One study found that the outpatient use of evidence-based therapies for coronary artery disease is increasing, but remains suboptimal (Newby et al., 2006). The proportion of patients reporting use (consistently or inconsistently) of aspirin, beta-blockers, and lipid-lowering agents increased over time, and in the last year (2002) of the study, the use of aspirin was 83 percent, of beta-blockers 61 percent, and of lipid-lowering agents 63 percent. Rates of consistent use were, however, much lower: for aspirin 71 percent of patients, for beta-blockers 46 percent, and for lipid-lowering agents 43 percent.
Overutilization of medications represents an important problem and is best documented in the treatment of colds, upper respiratory infections, and bronchitis by antibiotics. These infections are common diagnoses in the ambulatory care setting. Such infections are overwhelmingly viral in origin and do not respond to antibiotics (Arroll and Kenealy, 2002; Thomas and Arroll, 2000). Nevertheless, patients are often prescribed antibiotics for these diseases, thereby being exposed to ADEs; increased antibiotic resistance results as well. Although prescribing of unnecessary drugs has not always been considered a medication error (but rather overuse), clearly the problem exists and represents a major opportunity for improvement.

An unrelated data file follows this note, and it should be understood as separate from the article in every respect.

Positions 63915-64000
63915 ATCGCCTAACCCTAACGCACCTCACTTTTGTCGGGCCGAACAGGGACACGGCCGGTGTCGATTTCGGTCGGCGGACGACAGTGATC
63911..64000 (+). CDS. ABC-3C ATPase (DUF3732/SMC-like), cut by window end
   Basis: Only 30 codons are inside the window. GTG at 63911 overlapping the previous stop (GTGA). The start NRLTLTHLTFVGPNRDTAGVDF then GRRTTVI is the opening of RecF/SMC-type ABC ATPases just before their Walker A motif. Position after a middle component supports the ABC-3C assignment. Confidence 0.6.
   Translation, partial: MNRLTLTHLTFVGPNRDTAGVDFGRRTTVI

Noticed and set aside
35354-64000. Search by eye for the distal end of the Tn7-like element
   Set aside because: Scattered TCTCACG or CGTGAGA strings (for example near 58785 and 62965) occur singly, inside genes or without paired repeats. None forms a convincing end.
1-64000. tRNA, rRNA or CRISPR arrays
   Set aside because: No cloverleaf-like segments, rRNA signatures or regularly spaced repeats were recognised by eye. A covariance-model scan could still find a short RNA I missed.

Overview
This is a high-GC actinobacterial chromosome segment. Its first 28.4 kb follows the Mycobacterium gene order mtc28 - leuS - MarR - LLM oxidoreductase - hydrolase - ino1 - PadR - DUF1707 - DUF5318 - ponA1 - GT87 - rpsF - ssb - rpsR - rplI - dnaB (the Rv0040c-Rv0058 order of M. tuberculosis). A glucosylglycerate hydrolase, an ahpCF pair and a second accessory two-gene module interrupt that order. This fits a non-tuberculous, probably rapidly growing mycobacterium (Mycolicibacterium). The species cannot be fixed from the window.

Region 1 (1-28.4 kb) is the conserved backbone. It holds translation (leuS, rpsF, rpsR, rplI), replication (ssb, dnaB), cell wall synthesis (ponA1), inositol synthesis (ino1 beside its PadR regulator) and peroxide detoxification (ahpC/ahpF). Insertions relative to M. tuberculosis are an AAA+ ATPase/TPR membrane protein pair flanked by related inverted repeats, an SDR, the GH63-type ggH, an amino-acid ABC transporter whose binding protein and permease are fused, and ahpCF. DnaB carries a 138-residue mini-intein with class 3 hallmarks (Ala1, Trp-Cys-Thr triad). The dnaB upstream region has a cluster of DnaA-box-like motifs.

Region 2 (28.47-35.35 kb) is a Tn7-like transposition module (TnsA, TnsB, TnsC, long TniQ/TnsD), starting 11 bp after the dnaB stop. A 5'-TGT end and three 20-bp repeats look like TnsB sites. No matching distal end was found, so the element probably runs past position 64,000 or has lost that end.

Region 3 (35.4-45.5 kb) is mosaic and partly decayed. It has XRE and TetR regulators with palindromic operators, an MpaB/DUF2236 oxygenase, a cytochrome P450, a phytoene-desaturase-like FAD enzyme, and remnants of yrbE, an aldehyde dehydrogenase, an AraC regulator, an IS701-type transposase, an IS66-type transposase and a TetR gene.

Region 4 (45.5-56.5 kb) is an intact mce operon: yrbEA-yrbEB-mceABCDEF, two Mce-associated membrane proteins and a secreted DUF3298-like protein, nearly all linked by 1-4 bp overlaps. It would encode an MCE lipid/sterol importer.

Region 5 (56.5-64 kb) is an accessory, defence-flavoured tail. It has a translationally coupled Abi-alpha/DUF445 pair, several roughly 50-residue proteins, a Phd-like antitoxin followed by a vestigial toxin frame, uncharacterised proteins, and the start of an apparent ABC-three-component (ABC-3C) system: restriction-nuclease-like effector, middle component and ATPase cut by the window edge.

For example, using National Ambulatory Medical Care Survey data for 1992, a study found that 51 percent of adult patients diagnosed as having colds, 52 percent of adult patients diagnosed as having upper respiratory tract infections, and 66 percent of adult patients diagnosed as having bronchitis were treated with antibiotics (Gonzales et al., 1997). A parallel study on antibiotic prescribing for children using the same dataset found similar results: antibiotics were prescribed for 44 percent of patients with colds, 46 percent of patients with upper respiratory tract infections, and 75 percent of patients with bronchitis (Nyquist et al., 1998). A third study, using National Ambulatory Medical Care Survey data for 1996, found that in the emergency department, antibiotics were prescribed for 24 percent of patients with common colds and upper respiratory tract infections and 42 percent of patients with bronchitis (Stone et al., 2000).
Results of later studies indicate that the prescribing of antimicrobials for respiratory tract infections has declined somewhat. Again using National Ambulatory Medical Care Survey data for the period 1989–1990 to 1999–2000 for respiratory tract infections, the prescribing of antimicrobials for children and adolescents decreased from 67 to 38 prescriptions per 100 office visits, and the visit-based prescription rate decreased from 72 to 61 per 100 visits (McCaig et al., 2002). Similarly for adults, the prescribing of antibiotics for acute respiratory infections fell from 60 percent of outpa-